I'm not entirely sure from the picture but it looks like there may be corrosion involved in the failure of your hose barb. If that is the case I would modify FreeMan's answer by recommending a plastic hose barb for a replacement.


5

One thing you could consider would be to install dampers in the duct work to close off various legs of duct. This would allow you to have heat available anywhere in the house you want, but to close off areas from heating when you don't want them to be heated. This would, effectively, give you multiple zones, though they'd be manually controlled. Also, adding ...


5

As strange as it sounds... this is valid in most areas. Most people are used to water heaters and traditional HVAC furnaces, which need a double-wall metal flue to directly exhaust the hot combustion gases. What you have here is a condensing furnace, which uses a secondary exchanger to increase efficiency by extracting the heat before sending the remaining ...


4

This is a regular basement floor drain. there is a trap below the slab and that's why you see the water... that's a good sign. You should get a drain cover from your home store similar to the one below. Measure the diameter of the drain and hit the home store or a plumbing supply store for the cover.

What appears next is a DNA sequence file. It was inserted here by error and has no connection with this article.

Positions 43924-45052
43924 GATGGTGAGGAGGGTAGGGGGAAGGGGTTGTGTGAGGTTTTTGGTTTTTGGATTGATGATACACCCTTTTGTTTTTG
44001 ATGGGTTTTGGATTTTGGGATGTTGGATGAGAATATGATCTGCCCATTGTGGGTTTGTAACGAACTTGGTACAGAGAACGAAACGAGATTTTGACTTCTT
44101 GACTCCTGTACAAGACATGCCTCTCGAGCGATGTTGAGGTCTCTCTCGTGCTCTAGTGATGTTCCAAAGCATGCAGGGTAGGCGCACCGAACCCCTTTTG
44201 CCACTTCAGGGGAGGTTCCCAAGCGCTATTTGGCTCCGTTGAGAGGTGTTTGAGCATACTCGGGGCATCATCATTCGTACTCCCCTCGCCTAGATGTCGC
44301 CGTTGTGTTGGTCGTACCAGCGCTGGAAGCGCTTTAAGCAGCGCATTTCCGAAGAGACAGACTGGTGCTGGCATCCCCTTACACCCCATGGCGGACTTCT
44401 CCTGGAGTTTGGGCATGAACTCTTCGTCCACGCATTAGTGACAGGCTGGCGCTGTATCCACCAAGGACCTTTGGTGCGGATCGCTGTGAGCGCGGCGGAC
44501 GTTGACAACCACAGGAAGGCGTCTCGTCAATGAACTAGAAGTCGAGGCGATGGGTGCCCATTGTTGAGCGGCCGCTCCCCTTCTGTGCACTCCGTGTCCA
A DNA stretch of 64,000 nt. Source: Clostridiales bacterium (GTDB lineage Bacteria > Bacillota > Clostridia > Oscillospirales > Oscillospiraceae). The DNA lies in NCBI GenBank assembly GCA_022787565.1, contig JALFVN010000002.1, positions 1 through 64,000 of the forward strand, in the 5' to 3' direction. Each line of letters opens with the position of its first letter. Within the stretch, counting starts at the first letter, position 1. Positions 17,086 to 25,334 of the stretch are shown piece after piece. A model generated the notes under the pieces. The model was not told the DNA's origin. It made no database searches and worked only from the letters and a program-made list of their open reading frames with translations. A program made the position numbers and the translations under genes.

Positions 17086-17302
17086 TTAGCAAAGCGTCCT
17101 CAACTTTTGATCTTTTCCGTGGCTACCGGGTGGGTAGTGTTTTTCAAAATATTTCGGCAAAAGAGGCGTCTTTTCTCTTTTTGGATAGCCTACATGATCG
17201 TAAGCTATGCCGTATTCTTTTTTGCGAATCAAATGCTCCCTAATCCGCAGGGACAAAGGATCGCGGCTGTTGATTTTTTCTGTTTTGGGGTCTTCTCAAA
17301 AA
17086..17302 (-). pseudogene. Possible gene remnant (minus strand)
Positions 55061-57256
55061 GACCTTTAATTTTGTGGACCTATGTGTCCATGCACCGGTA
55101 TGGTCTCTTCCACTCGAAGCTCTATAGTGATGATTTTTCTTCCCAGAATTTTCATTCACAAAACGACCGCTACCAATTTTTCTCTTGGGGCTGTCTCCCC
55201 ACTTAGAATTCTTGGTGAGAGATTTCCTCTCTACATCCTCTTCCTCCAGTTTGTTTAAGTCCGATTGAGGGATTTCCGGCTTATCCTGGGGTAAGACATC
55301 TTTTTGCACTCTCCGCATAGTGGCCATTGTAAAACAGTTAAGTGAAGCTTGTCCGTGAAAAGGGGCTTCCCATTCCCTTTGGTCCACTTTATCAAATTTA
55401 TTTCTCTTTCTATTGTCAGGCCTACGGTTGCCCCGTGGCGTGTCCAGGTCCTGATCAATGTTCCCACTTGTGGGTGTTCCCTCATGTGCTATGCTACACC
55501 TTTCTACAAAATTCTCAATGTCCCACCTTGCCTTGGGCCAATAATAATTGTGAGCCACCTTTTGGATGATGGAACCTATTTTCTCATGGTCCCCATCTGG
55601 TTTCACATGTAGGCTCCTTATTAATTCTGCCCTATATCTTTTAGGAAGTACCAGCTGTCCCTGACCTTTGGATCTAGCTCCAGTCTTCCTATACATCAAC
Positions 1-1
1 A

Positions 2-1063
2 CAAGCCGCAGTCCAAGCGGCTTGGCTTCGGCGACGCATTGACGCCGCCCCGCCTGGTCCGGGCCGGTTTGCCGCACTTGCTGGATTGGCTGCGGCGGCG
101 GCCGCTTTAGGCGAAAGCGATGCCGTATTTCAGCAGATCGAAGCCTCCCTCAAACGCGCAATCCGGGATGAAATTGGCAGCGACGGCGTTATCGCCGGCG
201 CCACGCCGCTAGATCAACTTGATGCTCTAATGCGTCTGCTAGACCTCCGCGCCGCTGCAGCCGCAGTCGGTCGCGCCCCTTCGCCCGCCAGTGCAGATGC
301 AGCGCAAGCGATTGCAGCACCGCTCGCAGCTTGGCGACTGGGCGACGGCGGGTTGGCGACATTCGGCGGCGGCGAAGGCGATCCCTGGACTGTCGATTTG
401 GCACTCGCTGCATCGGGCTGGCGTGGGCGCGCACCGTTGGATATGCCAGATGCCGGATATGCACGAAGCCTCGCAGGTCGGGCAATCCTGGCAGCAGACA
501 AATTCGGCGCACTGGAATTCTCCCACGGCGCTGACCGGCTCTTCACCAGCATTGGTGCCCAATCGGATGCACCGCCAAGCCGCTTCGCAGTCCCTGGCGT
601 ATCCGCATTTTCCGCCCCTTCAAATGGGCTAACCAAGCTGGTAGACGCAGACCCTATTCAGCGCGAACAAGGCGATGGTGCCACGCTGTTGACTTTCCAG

4

I'd simply take this transformer back and get a different one The transformer you have was designed for use as a replacement transformer inside HVAC equipment, hence the design with primary and secondary wires in the same nipple. However, this also means it's RU (UL Component Recognized, or Rather Useless to us) instead of being UL listed, which isn't ...


3

My first thought is it’s a floor drain until I notice it is close to the wall. This is a location for a clean out. Can you see standing water? If it is a clean out and not a floor drain it should not be left open. If you see standing water indicating a p trap below the floor it is a standard floor drain and would be fine to continue to use for the ...


2

If the filter you know about is on a duct leading to "the furnace" in the attic, then there must be a filter associated with "the other furnace" in the basement. I've seen them in various locations on/behind/under the furnace itself, and I haven't even dealt with that many hot air furnaces (my area was boiler-centric for heating, and A/C ...